Spec Screenwriting in Horror — why do some get it wrong

Having spent the last fourteen years or so around peer to peer spec screenplay writing, including Zoetrope, Simply Scripts and Talentville, there is one thing that seems to remain consistent when it comes to some of my writing peers, especially when it comes to a specific genre : horror.

A common misconception first of all, is horror scripts are easy to write. No, they aren’t. They are the same as any other script. They have to stand on thier own. They are good or they are bad. Thirteen years may have passed, but time and time again, I hear the same complaint. “The contest judges don’t like horror. They’d rather give awards to a script that’s artsy or a tear jerking drama that nobody will want to see”

Thirteen years ago. I would have agreed. Then as time went on, I didn’t buy into it. Aside from the possible fact that they haven’t read the script that made it through those contest gates, and thus would not know of it’s quality, aside from the chance that it may be all subjective, there is a bit of a problem with the conspiracy theory. Several lower-end script competitions that focus on genre (including sci-fi and fantasy) have crept up in the last number of years. Major competitions, such as Austin, have the Burnt Orange, which focuses on genre. So there’s a lot more chances for spec scripters who specialize in horror to get out there in competitions, you would think. But I hear the same tantrums — even though this time there’s another writer who did place somewhere with a genre piece. How can that be explained? Simple. You have to look at the complainer. Most of the time, it is a bad script that they wrote, and they don’t want to admit it, or simply think that all you need for a horror script is an overuse of the four b’s. You know the four b’s don’t you?

  • Bones
  • Brains.
  • Blood.
  • Breasts.

And that’s problem number one, believe it or not. I’m sorry, folks. Truly I am. For the horror spec writers out there, you are probably shaking your fist at me. But I want you to think about it. Just think about it. Don’t take my word for it.Take your own.

I want you to go to your horror script and find the scene where there’s a page of narrative which has “blood on the floor” “brains on the wall” “bones break” and on that same page, you have repeated the words that I bulleted more than twice. Here’s nasty thought, and I’m sorry if I come off as un-PC, but here goes. Let’s say your villain stabs the victim. Is it really needed to write “blood pours out all over the floor. Or in an action scene, a killer shoots someone in the head. Do you write something like (again, forgive the morbid example) “brains and bone fly out all over the wall”. All you really needed was “killer stabs person x” or “killer shoots person x”. The point is made.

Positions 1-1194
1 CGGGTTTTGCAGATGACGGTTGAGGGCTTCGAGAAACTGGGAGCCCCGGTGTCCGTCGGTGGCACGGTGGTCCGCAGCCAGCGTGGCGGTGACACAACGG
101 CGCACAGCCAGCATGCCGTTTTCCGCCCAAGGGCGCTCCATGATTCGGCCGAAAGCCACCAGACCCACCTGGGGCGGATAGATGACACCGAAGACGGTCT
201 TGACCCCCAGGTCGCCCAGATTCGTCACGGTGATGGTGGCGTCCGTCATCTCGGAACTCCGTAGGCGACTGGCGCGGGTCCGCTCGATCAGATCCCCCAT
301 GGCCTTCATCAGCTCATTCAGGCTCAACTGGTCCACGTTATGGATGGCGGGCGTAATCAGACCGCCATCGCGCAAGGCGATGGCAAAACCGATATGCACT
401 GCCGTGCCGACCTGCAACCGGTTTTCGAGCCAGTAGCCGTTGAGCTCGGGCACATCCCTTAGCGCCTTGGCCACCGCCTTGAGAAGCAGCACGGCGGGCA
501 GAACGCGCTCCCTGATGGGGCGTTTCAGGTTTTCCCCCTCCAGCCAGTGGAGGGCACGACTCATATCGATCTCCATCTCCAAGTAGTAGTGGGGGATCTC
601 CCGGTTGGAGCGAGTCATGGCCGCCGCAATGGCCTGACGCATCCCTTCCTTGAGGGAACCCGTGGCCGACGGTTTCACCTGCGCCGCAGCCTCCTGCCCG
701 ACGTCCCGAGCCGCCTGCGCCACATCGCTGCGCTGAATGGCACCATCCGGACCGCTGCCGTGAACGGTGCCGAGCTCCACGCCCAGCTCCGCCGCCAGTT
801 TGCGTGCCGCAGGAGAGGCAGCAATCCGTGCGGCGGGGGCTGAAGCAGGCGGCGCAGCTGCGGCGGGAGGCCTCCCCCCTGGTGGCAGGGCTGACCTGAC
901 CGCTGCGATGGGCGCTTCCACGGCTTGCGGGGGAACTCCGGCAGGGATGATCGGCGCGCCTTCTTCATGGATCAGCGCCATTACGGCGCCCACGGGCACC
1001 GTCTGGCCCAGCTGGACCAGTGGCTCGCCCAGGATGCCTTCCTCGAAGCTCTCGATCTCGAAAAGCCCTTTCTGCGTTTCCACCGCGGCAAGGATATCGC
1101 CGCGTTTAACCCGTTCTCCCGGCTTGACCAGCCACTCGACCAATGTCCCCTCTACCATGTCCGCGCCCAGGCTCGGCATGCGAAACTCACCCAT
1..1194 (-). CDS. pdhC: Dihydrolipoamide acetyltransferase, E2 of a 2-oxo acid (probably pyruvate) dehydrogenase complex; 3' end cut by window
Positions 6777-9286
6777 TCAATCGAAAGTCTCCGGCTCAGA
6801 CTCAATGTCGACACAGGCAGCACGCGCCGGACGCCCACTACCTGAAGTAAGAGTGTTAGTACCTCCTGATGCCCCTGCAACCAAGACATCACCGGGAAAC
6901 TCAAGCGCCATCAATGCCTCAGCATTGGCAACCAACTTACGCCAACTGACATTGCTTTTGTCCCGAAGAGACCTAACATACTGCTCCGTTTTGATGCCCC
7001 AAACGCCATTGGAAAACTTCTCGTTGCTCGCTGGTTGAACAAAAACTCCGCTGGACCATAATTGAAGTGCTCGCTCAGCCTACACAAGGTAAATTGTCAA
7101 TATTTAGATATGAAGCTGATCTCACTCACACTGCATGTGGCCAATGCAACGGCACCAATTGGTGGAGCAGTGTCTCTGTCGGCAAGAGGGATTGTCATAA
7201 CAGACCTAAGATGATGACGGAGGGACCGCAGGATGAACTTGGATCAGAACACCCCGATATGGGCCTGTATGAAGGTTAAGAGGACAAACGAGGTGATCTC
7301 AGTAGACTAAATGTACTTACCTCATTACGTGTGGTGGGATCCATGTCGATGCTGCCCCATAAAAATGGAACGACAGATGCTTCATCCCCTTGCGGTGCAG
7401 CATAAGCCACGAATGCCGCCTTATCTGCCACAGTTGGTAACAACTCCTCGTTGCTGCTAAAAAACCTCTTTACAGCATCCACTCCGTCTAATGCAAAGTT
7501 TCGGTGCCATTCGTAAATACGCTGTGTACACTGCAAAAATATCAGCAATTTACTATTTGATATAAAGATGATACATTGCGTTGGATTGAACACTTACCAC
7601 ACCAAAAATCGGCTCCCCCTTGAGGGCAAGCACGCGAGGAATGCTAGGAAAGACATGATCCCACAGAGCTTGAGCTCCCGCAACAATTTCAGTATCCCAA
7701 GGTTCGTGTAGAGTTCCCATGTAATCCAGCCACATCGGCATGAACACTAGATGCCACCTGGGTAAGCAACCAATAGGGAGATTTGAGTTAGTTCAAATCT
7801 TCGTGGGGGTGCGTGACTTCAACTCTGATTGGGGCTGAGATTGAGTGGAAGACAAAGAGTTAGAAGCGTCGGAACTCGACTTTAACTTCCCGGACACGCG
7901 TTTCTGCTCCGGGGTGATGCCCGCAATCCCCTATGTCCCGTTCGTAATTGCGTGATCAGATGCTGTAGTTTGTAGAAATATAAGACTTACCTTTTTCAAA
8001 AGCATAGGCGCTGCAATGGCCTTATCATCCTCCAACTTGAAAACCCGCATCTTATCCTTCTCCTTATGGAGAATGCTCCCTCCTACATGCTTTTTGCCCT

But there’s more. Once I was writing an action script. There was a big scene where some hitmen were having a big John Woo-Micheal Bay like shoot ’em up with various law enforcement. Explosions everywhere. This guy shoots, that guy fires. Bang. Bang. Bang. And my protagonists had already gotten away minutes before. I started to see I was repeating the words,”fires” over and over again. And it was a drawn out body count to be sure. And it was good I thought. But something nagged at me. It was way too repetitious and I lost track of my leads. I decided to ditch the John Woo homage, get to my main characters, then get to the aftermath of the gun battle where a small go-fast boat drifts up and ‘the reveal is that the hitmen have been killed. I didn’t descibe any blood, brains or bone fragments. You get the point.

The same thing goes for fight scenes. How many times can we repeat ‘hits’’kicks’ and ‘pushes’? We as spec writers are often asked to let the directors to their jobs. Why can’t we let fight choreographers do theirs?

Fight scenes. Gun battles. What’s that got to do with horror? As with any spec script, you want to be lean and mean. Once you made the point, move on. Know when to say when.

You can call readers squeamish if you want, but hey, if they are and the only thing to your story is excess, can you blame them? Also, if you get too twisted, it might (not always) reflect on you as a human being, even if you an okay person overall.

Now go to the page in the script where the monster/werewolf/demon/vampire/gargoyle whatever is hiding the shadows with RED GLOWING EYES and you can’t describe the monster but you always can see his BIG FANGS. First of all, if the eyes glow, the moster can be seen. Second, if the monster is an animal light reflects of the eyes, they don’t ‘glow’. Especially not red.

-DjS